We’re back! It seems a long time since the last post, and it is – more than a month in fact. And hasn’t the landscape changed? Library staff are all now working from home and trying to find their way around the new normal.
This blog must also alter somewhat – I have no access to any of our stock now so the focus will change. Music will still be central of course.
A week or so ago, a BBC report caught my eye and got me thinking. The US Library of Congress hosts a National Recording Registry. Every year they select 25 recordings (music or speech) which they regard as ‘culturally, historically or aesthetically significant’ to life in the US. The one which caught the media’s eye this time was Village People’s YMCA. In the unlikely event, you’ve forgotten the song, here it is:
The link in the paragraph above will take you to the complete listing from the Library of Congress with descriptions and some annotations. I’m sure many a pleasant hour could be spent there whiling away time. Only some non-copyright entries have samples attached, but that means you can go searching elsewhere for your aural fix, disposing of more minutes.
Of course, that kind of thing sets the mind thinking of personal lists or lists connected to work or geographical situations. However, rather than a list, here’s my short selection of classical music and composers which have made an impact on the city of Birmingham through its Triennial Festivals.
Mendelssohn Elijah (first performed 1846)
This oratorio is central to Birmingham’s classical music heritage. Commissioned by the city’s Triennial Musical Festivals, it was first performed in 1846 to huge acclaim. Mendelssohn wasn’t completely satisfied with the piece and worked on revisions. It was this reworked version that was performed at every subsequent Festival until the final one in 1912. The Library of Birmingham is home to a copyist’s manuscript of the original version which was used on the night by the organist, Henry Gauntlett, because Mendelssohn hadn’t brought the organ part with him.
Here’s a snippet of the revised version from YouTube. If you use Spotify, a recording of the original version may be found here.
Elgar The Dream of Gerontius (first performed 1900)
Although the composer Edward Elgar is largely associated with Worcestershire, he is also claimed in part by Birmingham. He held the first music professorship at the University of Birmingham, earlier he was a jobbing violin player in the city’s orchestras, and he wrote four substantial choral works for the Triennial Festivals. The first, The Dream of Gerontius, is most well-known. There is another layer of Birmingham-ness in this work as the text Elgar set was part of a religious poem by John Henry Newman.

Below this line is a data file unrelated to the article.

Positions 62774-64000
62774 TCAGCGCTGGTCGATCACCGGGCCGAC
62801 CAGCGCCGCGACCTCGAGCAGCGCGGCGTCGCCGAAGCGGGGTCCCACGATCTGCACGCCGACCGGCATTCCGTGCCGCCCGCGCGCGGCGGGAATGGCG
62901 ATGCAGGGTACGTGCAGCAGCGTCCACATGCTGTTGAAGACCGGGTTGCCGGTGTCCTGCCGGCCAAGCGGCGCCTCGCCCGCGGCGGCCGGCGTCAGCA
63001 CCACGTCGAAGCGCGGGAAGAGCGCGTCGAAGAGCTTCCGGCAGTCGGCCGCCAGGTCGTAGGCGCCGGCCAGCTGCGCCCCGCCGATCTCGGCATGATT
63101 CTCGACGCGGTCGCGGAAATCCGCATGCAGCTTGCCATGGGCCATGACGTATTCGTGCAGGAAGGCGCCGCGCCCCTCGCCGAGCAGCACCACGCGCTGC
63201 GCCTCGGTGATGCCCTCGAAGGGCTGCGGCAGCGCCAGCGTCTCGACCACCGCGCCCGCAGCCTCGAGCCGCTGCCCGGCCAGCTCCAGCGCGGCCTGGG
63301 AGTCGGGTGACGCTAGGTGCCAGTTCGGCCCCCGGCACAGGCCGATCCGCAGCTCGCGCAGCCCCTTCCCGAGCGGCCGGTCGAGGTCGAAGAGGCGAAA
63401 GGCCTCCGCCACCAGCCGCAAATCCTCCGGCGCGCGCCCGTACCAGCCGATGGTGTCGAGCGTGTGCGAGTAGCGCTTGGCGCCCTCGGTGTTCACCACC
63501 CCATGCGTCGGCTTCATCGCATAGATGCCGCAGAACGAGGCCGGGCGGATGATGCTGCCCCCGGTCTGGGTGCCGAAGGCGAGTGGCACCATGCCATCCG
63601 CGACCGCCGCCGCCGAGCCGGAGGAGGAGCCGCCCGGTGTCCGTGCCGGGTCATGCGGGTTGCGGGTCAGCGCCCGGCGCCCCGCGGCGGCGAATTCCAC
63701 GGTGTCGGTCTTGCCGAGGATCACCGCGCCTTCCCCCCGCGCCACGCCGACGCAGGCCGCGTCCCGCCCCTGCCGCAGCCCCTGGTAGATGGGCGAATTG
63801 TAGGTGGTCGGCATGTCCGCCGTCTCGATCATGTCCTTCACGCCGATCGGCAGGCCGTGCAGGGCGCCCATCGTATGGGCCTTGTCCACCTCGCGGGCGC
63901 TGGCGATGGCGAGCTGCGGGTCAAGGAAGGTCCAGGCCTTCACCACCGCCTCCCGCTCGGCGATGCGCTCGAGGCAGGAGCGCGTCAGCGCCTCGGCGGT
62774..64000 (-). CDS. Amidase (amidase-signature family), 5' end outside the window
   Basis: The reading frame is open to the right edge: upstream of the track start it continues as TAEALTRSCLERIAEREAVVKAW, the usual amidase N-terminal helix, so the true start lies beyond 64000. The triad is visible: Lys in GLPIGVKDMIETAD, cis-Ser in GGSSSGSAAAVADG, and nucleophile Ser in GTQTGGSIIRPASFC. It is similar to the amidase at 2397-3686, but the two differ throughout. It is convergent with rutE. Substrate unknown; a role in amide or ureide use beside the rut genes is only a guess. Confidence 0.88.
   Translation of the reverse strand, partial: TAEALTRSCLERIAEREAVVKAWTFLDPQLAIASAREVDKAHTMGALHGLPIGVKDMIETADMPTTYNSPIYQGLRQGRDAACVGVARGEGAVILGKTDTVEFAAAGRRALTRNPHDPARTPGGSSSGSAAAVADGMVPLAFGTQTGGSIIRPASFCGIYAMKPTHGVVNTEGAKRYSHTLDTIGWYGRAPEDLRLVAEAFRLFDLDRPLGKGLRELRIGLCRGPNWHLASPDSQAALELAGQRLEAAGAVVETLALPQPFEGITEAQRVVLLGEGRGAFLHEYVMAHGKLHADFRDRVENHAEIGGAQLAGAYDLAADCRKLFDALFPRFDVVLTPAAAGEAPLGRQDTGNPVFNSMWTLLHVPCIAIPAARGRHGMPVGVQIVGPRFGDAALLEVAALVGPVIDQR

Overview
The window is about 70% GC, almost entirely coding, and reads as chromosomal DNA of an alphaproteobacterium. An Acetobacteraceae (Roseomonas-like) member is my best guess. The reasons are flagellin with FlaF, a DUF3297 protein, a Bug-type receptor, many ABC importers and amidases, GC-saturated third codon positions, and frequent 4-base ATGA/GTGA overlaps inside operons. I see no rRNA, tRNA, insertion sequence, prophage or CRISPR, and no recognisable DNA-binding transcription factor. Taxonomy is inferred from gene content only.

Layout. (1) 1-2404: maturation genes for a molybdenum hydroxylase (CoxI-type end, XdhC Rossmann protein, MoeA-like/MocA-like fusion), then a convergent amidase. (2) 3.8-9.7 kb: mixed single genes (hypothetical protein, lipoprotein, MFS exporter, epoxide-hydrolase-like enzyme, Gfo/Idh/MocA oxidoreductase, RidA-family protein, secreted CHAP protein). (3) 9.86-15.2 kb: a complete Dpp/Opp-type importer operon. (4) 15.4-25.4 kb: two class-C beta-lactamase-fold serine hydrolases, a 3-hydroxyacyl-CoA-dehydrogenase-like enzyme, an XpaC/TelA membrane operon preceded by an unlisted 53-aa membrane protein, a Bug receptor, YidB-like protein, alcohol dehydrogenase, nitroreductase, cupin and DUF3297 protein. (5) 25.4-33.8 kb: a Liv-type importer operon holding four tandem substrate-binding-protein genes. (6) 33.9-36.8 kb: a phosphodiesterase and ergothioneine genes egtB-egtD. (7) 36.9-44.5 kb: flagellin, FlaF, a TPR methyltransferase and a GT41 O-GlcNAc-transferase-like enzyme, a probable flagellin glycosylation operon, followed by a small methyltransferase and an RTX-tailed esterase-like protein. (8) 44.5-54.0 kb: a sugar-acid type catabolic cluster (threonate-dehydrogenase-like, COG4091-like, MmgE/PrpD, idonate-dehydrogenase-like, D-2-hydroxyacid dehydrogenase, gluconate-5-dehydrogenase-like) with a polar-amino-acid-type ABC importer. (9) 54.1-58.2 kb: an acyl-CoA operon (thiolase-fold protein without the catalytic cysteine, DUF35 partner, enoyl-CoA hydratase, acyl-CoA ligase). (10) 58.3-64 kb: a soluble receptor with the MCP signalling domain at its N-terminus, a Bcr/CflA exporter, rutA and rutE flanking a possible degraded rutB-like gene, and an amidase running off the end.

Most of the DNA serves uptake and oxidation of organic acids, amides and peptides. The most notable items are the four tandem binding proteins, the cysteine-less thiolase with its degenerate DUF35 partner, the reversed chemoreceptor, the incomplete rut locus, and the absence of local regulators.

For a piece so well regarded in Birmingham, it got off to a very shaky start. Multiple difficulties in the rehearsal process led to an underwhelming performance. Elgar was distraught. The library here has some of the correspondence between Elgar and the Festival administrator George Hope Johnstone across this period. Unfortunately I lack the means to quote any of it currently. Never fear though, we’ll return to Elgar and the Festivals in the future.
What was clear was Elgar’s disappointment and his financial fears – he had no private income to fall back on. Johnstone did his best to bargain on Elgar’s behalf with his publisher and to assure the composer the work was sound. It took two performances in Germany the next couple of years to convince Elgar (and the musical world) that he had really written a masterpiece.
I had the good fortune to be in the audience for one of the centenary performances by the CBSO at Symphony Hall. It was stunning. I wouldn’t normally say I was a fan, but that performance would have won over almost anyone. Here’s a review to give you a flavour. Unfortunately, the CBSO’s plan to perform Gerontius for their own centenary celebrations has been cancelled due to the current situation.
Equally regrettably, I can’t find a free-to-stream version performed by the CBSO. Here instead, is one of the famous mezzo solos ‘Softly and gently, dear-ransomed soul’.
We’ll be back looking at other Birmingham classical greats. Stay tuned.